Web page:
Party rockin’ at the end of the world


Ethan Gullett

Graphic by Ethan Gullett

Nick Garza, Contributing Writer

“I’m going to quit smoking,” I declared proudly to my friends. “I just bought a gym membership!” exclaimed Aven. “I’m learning how to cook healthy food,” beamed Juan. It was eleven fifty-something, New Year’s Eve, 2020. We were excitedly discussing our New Year’s resolutions, empowered to enter 2021 with a purpose: we were each going to become better people… in our own ways. The clock struck midnight, the illegal fireworks were lit and for a few minutes we basked in what was to be a new era for each of us.

Cut to a week later, Juan and I were eating fast food almost every day again. A few days after that Aven changed his gym schedule from every day to every other day, to whenever he felt like going. Two weeks into January, I found a cigarette between my lips once again.

The emotional labor of self-improvement is simply too much for some of us. In lieu of personal improvement this year, I propose a new resolution; one that won’t require us to address our dysfunctions, but will benefit us and the people around us nonetheless. It’s time to acknowledge that we live in a rapidly deteriorating world. 

Covid-19 showed us that the institutions we trust to protect us aren’t capable or even willing to ensure the safety and wellbeing of all who live in this country. Although we have a new, slightly less bad president, the political turmoil that Trump stirred up is only going to get more intense until its inevitable breaking point. Global warming still isn’t being addressed in any meaningful way and America has become an open police state. We are on the verge of something huge: a new epoch for this country is going to begin soon, but things are going to get worse before they get better.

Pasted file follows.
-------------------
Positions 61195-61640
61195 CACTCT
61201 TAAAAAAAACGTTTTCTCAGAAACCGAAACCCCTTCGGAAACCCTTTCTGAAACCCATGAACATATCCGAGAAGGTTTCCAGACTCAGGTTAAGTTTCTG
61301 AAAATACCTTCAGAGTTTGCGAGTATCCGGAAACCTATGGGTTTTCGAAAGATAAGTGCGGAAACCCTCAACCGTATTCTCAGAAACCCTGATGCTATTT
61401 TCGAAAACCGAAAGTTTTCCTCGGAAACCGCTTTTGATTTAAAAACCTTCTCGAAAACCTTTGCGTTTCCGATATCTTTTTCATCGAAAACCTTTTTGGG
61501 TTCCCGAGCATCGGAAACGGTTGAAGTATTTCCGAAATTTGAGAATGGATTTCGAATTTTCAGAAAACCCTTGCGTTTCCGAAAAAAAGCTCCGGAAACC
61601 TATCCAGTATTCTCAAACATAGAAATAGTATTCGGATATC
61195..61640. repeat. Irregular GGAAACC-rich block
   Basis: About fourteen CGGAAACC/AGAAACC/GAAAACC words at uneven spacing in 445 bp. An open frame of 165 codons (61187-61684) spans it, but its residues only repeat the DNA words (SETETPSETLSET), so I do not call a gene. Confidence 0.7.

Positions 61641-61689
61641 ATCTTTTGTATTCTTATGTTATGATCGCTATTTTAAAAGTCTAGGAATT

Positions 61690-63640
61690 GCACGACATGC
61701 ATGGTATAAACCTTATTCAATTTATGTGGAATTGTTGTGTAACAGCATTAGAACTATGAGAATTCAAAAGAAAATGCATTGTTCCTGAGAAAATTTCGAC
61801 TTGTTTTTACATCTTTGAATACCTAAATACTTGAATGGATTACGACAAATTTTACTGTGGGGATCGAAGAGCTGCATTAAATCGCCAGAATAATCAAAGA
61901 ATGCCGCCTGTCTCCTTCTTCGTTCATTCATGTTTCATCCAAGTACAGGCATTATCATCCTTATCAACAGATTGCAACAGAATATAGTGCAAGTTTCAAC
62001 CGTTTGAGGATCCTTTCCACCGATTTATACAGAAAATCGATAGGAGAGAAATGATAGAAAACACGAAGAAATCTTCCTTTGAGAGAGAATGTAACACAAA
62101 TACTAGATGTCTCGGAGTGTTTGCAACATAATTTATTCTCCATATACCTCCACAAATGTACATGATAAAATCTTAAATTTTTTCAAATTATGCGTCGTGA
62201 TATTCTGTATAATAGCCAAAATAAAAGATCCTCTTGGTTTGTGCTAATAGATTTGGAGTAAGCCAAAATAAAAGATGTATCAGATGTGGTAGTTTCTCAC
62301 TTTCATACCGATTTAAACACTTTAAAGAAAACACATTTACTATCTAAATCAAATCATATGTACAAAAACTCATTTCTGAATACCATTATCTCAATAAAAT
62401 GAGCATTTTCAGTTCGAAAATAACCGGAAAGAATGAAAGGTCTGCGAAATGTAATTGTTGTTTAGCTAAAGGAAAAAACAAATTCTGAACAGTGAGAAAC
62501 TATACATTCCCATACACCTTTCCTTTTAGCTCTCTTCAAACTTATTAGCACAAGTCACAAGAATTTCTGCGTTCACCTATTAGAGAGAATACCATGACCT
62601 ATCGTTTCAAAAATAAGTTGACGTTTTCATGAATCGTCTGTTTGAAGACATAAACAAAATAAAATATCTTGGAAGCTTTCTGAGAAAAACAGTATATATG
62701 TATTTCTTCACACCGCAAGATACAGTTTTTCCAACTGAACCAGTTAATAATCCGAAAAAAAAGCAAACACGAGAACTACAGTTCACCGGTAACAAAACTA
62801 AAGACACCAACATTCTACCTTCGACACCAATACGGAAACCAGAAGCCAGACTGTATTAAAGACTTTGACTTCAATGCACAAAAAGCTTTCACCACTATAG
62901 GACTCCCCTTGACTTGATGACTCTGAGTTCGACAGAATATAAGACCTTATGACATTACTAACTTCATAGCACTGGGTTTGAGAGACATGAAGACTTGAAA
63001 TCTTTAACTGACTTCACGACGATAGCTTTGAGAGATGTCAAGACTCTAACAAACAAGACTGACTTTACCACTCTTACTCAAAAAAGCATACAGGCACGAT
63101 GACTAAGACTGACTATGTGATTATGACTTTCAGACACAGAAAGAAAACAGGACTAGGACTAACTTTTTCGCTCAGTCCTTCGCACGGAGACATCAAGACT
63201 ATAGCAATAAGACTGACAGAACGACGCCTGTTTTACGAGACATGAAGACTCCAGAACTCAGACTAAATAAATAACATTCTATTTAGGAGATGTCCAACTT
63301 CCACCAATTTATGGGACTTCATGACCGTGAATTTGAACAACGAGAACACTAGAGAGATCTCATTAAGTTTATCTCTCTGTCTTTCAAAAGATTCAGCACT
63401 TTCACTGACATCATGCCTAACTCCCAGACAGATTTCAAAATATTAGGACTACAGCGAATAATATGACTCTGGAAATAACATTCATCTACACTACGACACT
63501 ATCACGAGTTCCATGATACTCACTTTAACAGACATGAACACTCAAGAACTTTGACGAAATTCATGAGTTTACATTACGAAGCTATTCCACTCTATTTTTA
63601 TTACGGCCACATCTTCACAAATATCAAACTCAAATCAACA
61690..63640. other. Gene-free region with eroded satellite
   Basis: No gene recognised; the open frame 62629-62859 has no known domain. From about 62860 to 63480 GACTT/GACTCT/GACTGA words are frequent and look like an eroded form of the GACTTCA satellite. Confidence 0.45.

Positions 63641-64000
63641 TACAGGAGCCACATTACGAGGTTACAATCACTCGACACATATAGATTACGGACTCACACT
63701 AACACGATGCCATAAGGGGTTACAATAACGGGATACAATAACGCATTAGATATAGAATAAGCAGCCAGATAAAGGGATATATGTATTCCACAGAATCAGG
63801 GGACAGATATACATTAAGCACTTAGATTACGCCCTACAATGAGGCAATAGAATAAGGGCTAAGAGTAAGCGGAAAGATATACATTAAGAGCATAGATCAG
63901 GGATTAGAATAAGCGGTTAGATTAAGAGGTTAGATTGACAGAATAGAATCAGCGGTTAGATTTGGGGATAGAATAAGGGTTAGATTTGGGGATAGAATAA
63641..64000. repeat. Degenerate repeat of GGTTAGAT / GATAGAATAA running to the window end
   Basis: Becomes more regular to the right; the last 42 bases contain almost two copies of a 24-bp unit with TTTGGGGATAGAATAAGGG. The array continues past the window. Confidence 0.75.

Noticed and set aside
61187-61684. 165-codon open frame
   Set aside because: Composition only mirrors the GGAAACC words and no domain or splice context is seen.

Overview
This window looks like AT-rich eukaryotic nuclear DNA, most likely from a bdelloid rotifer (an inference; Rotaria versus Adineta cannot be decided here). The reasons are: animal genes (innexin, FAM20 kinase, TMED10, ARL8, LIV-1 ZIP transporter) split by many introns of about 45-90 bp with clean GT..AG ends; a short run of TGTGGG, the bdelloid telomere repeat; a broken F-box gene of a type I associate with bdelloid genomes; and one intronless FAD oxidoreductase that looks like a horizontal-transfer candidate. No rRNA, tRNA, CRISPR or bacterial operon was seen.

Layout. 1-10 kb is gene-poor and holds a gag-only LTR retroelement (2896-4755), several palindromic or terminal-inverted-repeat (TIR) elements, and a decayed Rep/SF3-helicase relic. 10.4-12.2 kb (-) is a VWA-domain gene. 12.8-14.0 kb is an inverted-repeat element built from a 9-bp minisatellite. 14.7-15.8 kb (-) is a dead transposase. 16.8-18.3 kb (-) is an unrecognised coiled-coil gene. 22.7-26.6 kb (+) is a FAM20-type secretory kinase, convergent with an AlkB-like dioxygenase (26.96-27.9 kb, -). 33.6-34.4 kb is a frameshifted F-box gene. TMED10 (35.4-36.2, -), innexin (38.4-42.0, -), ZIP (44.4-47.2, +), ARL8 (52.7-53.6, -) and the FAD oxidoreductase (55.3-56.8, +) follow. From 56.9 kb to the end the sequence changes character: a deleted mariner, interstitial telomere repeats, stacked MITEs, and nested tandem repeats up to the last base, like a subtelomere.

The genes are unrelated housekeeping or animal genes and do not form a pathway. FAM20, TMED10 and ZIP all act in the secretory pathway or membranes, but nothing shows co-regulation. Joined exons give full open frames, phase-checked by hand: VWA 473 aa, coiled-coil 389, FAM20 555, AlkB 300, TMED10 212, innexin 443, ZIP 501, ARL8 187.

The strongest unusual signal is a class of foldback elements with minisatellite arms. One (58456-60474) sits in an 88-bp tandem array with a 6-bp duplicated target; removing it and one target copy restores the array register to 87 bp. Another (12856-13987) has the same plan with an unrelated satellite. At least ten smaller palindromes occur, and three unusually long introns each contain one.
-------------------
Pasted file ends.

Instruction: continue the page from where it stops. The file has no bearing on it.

If we want to survive, we must become self-sufficient. Fixing our damaged world is going to require a new mode of production, one that doesn’t rely on mega-corps whose only motivation is profit. We need to be able to take care of ourselves. Self-sufficiency doesn’t mean you get to build your bunker and cower by yourself through the figurative nuclear winter-no matter how prepared you are, there will come a time when you need somebody’s help. There will come a time when those in your community need your help. 

If we’re going to get through this, we’re going to have to do it together. In 2021, let’s resolve to become self-sufficient together.

However, that’s empty advice for someone who doesn’t know anything about self-sufficient living. Sure, just learn how to provide for all of your basic needs! It’s even more difficult than it looks! Over the next few weeks, I’ll bring out guides on how to start providing for yourself over the coming seasons. They’ll come with plenty of resources to help you wean yourself off the comforts of unsustainable western living. Until then, just take care of yourself. That task won’t always be as easy as it is right now.